Canadian embassy a hot ticket on Capitol Hill
WASHINGTON - Newt Gingrich had hoped to be the man taking the oath of office on inauguration day last week.
Instead, the former Republican presidential hopeful was at the Canadian Embassy, watching U.S. President Barack Obama's swearing-in from 501 Pennsylvania Ave.'s expansive sixth-floor patio as he and his wife, Callista, mingled with VIPs, nibbled on canapes and posed for photos with Mounties.
The Gingriches were among 1,500 party-goers — including senators, intelligence officials and even the State Department's climate change envoy — who amassed at the embassy, just a stone's throw from the Capitol building, to enjoy the type of Canada-infused celebration that's becoming hotly sought after in the American capital.
A glitzy reception for "Argo," the critically acclaimed film on the Iran hostage crisis, was held at the embassy in October.
Ambassador Gary Doer welcomed director Ben Affleck to the embassy as well as the actor's wife, Jennifer Garner, and fellow actors Bryan Cranston and John Goodman. Gen. David Petraeus was also at the party, held just a month before he was forced to resign as director of the CIA amid a sex scandal.
Earlier this month, a U.S. senator celebrated her upcoming swearing-in at the swank building, an event thought to be a first for the embassy.
Minnesota Democrat Amy Klobuchar's invitation to her party, attended by several fellow senators and former vice president Walter Mondale, asked guests to "spice up their attire with a dash of Minnesota or its friendly neighbour to the north."
And next month, the National Governors Association is hosting a reception at the embassy, with at least 30 governors expected to attend.
Doer says it's little wonder the embassy is such a hot ticket.
"It's located in such a great spot ... when you look out the sixth floor of this building, it's the best view in town, it really is," he said in a recent interview.
He credits those in the 1970s who had the foresight to seize upon the location as a new home for Canada's embassy when its digs on so-called Embassy Row, miles from Capitol Hill, had grown too cramped.
"Those who are here today stand on the shoulders of those whose idea was to build it," Doer said.
Once the home of a Ford dealership and a public library, Canadian officials took advantage of a push by U.S. federal officials to revitalize a run-down Pennsylvania Avenue in the early 1970s and bought the space for $5 million.
The embassy was completed in 1989, a sleek, contemporary building designed by B.C. architect Arthur Erickson.
With its famous echoing rotunda and brilliant rows of Canadian flags blowing in the breeze, the embassy has become a familiar Capitol Hill landmark. It's also a bargain for U.S. power brokers looking for a sweet spot to hold a party.
The embassy has partners on major events, so the majority of the bill is picked up by those partners, not the government of Canada. RIM, TD Bank and the Canadian American Business Council, for example, were among the key partners for last week's inauguration party.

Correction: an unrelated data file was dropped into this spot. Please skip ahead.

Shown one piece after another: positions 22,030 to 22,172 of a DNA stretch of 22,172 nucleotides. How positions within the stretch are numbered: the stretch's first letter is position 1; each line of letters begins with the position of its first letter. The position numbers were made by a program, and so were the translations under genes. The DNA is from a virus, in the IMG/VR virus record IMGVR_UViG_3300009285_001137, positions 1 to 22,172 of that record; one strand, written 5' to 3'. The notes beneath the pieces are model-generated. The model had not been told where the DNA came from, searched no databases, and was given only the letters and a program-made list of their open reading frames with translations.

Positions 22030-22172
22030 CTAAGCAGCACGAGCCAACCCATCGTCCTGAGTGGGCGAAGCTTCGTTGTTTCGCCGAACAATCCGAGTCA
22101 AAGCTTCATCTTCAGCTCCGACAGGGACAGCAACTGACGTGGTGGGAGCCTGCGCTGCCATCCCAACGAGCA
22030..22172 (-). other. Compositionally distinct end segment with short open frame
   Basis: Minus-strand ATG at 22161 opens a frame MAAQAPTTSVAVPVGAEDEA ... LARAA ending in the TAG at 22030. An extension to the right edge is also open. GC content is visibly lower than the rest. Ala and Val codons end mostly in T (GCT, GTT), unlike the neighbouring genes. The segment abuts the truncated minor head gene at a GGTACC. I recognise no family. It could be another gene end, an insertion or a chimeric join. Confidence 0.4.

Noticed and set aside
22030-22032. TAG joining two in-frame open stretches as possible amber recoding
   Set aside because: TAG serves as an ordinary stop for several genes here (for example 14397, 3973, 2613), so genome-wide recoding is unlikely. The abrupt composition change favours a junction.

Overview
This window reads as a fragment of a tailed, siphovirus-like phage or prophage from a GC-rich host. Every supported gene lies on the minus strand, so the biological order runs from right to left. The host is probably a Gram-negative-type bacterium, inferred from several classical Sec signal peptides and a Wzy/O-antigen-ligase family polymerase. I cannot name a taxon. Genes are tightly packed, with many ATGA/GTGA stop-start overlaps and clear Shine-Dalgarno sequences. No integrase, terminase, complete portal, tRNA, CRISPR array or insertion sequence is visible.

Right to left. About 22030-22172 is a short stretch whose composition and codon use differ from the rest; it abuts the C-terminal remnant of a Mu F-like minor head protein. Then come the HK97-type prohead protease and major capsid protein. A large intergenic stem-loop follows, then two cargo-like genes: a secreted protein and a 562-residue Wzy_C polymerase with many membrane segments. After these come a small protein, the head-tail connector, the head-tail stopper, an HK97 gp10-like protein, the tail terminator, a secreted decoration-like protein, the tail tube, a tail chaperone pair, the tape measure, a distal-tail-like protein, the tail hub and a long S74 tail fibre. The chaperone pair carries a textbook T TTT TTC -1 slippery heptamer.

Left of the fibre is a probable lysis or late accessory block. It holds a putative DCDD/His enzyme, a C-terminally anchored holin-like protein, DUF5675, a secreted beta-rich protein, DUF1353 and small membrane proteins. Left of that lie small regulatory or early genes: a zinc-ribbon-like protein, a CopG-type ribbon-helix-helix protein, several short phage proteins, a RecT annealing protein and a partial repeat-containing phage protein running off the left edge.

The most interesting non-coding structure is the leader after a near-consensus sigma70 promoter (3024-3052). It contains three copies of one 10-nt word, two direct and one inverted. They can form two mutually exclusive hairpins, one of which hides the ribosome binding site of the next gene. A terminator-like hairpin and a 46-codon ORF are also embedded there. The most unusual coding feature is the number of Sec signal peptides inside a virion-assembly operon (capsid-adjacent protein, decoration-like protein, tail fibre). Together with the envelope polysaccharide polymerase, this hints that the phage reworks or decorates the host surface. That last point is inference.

The embassy can't charge a fee for use of the space; it can only charge for costs associated with receptions or events — food, drink and entertainment, for example. That makes it a relatively cheap place to hold a soiree in an otherwise wildly expensive city.
And with Doer at the helm of the embassy, movers and shakers are sitting up and taking notice of the jewel on Pennsylvania Avenue. Since he arrived in D.C. in November 2009, Doer's staff has been going the extra mile on congressional outreach.
Last week, for example, they sent Capitol Hill lawmakers a video of the former Manitoba premier congratulating them on their electoral successes while reminding them of Canada's friendship and significance.
"You can always count on Canada," a smiling Doer said in the video.
Embassy staff say Canada was the only embassy to send a video message; others have simply sent letters. They add that Doer's video greeting has been a hit on Capitol Hill.
In the weeks and months to come, the embassy is intent on focusing more on social media to reach out to Capitol Hill staffers and business leaders.
The Connect2Canada Twitter feed was a major component at last week's inauguration party, for example, as embassy staffers retweeted the dispatches of party-goers who used the hashtag #Viewfrom501. Those tweets were also showcased on a Jumbotron in the building's courtyard as the inauguration festivities played out.
Next month, the embassy is also launching a new website — InnovationScan — that's aimed at putting Canadian companies in touch with U.S. investors and business partners.
The embassy will also continue to open its doors for an array of political and business events in the year ahead, all of them primarily aimed at forging deeper bonds between the U.S. and Canada.
"We're using the embassy not to just say how great Canada is, but to demonstrate how well we work together," Doer said.
"More people will participate in those sorts of events than just having something narrow. We don't want to be a one-trick pony; we want to use the embassy in a broader way."